In State v. Neri, D.C.A. 2, Fla.1974, 290 So.2d 500, appellee and his companion were seen by a police officer walking away from an unlighted house late at night. The police officer approached both men and asked for identification because there had been a number of robberies in the surrounding neighborhood. Appellee cooperatively and immediately produced an I.D. card and tendered it to the policeman for inspection. His companion told the officer that his identification was in his car. As appellee's companion opened the glove compartment to his car to get his identification, the officer noticed marijuana therein. He then arrested both appellee and his companion. As appellee got into the police car, the officer saw him drop a small quantity of marijuana, which appellee later admitted possessing. The trial judge granted appellee's motion to suppress, finding, among other things, that the automobile belonged to appellee's companion and its contents provided no basis for the arrest of appellee. The trial court judgment was affirmed on appeal, the appellate court holding that there was no probable cause for the police officer to infer possession of the marijuana by appellee. Since the arrest was not based on probable cause, it was an illegal arrest which tainted and poisoned "the rest of the fruits derived subsequent to the unlawful arrest, including the evidence found on him, the confession and the officer's testimony on what he saw or heard during the arrest procedure." Id. at 502. See Spears v. State, D.C.A.Fla. 2, 1974, 302 So.2d 805; Betancourt v. State, supra, Spataro v. State, supra, 179 So.2d at 877.
We are satisfied that the present case is governed by the listed Florida cases. We find in the evidence no reasonable basis for a belief by the state officers that appellant was in either actual or constructive possession of the marijuana. His offense was no more than selecting an unfortunate time to visit his friend. Wynn's possession of the contraband exceeded only slightly (if at all) that of the police officers who accompanied him into the house. A contrary holding would exalt mere presence to a sufficient basis for an arrest for a crime of possession. The Supreme Court has held that presence alone, unilluminated by other facts, is insufficient proof of possession. United States v. Romano, 1965, 382 U.S. 136, 141, 86 S.Ct. 279, 282, 15 L.Ed.2d 210. Appellant's "coming and going" relationship with the owner of the residence where the contraband was found may not be extrapolated into establishing any greater probability of possession than would be furnished by mere proximity to the thing allegedly possessed. The crime charged was of course one of possession of contraband. The probability of possession by Wynn in the present case was an insufficient basis for a legal arrest.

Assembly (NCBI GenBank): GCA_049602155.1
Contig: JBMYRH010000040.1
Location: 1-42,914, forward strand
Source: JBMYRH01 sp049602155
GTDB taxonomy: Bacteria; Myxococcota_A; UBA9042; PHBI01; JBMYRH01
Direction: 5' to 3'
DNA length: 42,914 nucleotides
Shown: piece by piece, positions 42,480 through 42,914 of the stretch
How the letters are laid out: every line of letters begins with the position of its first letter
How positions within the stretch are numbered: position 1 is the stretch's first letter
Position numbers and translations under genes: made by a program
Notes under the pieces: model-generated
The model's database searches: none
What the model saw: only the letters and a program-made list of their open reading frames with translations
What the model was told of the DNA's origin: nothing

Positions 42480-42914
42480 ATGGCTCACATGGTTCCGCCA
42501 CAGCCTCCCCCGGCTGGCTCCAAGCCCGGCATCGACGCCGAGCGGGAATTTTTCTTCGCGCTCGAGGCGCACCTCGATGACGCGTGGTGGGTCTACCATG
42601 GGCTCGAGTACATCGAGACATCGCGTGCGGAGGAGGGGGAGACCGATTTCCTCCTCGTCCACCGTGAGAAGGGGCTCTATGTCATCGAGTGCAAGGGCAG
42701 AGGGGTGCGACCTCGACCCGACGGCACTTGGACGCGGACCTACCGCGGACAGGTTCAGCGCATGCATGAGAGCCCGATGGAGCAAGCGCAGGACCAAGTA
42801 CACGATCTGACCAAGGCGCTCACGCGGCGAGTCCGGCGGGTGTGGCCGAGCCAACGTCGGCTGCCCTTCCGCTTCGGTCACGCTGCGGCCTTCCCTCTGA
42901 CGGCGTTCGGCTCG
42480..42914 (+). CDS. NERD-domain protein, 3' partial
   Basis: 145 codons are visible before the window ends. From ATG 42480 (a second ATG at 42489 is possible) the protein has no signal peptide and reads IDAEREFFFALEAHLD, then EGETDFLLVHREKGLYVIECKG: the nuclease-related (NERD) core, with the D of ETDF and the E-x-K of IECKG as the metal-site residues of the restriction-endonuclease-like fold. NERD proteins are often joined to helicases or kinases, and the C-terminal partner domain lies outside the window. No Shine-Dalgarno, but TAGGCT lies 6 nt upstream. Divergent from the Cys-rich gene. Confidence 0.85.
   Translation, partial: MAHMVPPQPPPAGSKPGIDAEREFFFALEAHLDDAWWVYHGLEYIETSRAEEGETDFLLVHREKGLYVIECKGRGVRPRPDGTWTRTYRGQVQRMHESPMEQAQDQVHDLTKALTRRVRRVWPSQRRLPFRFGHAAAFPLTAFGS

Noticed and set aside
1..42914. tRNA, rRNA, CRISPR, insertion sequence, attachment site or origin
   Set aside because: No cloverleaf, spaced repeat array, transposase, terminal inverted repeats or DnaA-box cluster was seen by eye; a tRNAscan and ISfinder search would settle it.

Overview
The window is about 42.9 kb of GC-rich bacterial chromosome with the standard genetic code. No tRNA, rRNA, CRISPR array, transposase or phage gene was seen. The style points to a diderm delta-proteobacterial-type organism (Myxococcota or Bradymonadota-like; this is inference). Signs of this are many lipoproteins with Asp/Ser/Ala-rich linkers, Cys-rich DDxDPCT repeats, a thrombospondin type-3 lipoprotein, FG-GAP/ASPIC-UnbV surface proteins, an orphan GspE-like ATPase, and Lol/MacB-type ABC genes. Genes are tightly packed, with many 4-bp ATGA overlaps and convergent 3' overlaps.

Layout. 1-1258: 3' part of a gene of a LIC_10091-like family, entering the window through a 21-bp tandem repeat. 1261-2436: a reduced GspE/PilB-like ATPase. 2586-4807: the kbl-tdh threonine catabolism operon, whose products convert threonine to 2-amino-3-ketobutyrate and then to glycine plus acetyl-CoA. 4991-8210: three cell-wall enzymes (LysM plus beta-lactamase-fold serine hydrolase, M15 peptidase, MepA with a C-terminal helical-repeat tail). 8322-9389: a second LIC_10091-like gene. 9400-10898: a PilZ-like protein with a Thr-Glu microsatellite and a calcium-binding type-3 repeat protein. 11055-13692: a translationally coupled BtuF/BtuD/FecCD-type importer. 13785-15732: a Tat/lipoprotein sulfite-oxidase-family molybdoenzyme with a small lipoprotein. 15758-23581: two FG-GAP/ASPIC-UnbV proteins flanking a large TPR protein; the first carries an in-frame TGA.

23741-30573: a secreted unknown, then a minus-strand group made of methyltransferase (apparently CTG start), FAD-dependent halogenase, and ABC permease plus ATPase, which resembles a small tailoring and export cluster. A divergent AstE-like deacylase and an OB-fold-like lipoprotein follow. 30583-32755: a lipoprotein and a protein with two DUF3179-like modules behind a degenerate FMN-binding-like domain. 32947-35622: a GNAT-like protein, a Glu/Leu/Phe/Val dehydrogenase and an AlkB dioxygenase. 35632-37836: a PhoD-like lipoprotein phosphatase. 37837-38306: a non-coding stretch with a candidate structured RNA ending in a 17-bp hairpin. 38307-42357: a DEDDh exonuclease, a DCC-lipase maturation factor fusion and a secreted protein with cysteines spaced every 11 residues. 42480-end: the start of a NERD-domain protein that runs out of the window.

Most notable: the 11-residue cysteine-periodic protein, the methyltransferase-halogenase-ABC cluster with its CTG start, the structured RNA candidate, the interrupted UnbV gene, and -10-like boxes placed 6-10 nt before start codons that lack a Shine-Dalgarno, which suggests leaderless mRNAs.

It is black letter law that an illegal arrest taints any evidence discovered as a direct result of that arrest. Such "fruit of the poisonous tree" may not support a conviction. Wong Sun v. United States, 1963, 371 U.S. 471, 485, 488, 83 S.Ct. 407, 416, 417, 9 L.Ed.2d 441; Benefield v. State, Fla.1964, 160 So.2d 706, 708; State v. Neri, supra, 290 So.2d at 502. Since the evidence forming the basis for Wynn's conviction of possessing counterfeit money was the direct product of his illegal arrest, Wynn's Motion to Suppress that evidence should have been granted. Suppression of the evidence seized would have left nothing in the prosecution's case for submission to the jury, requiring that judgment of acquittal be directed by the trial judge.8
The judgment appealed from is, on the foregoing grounds,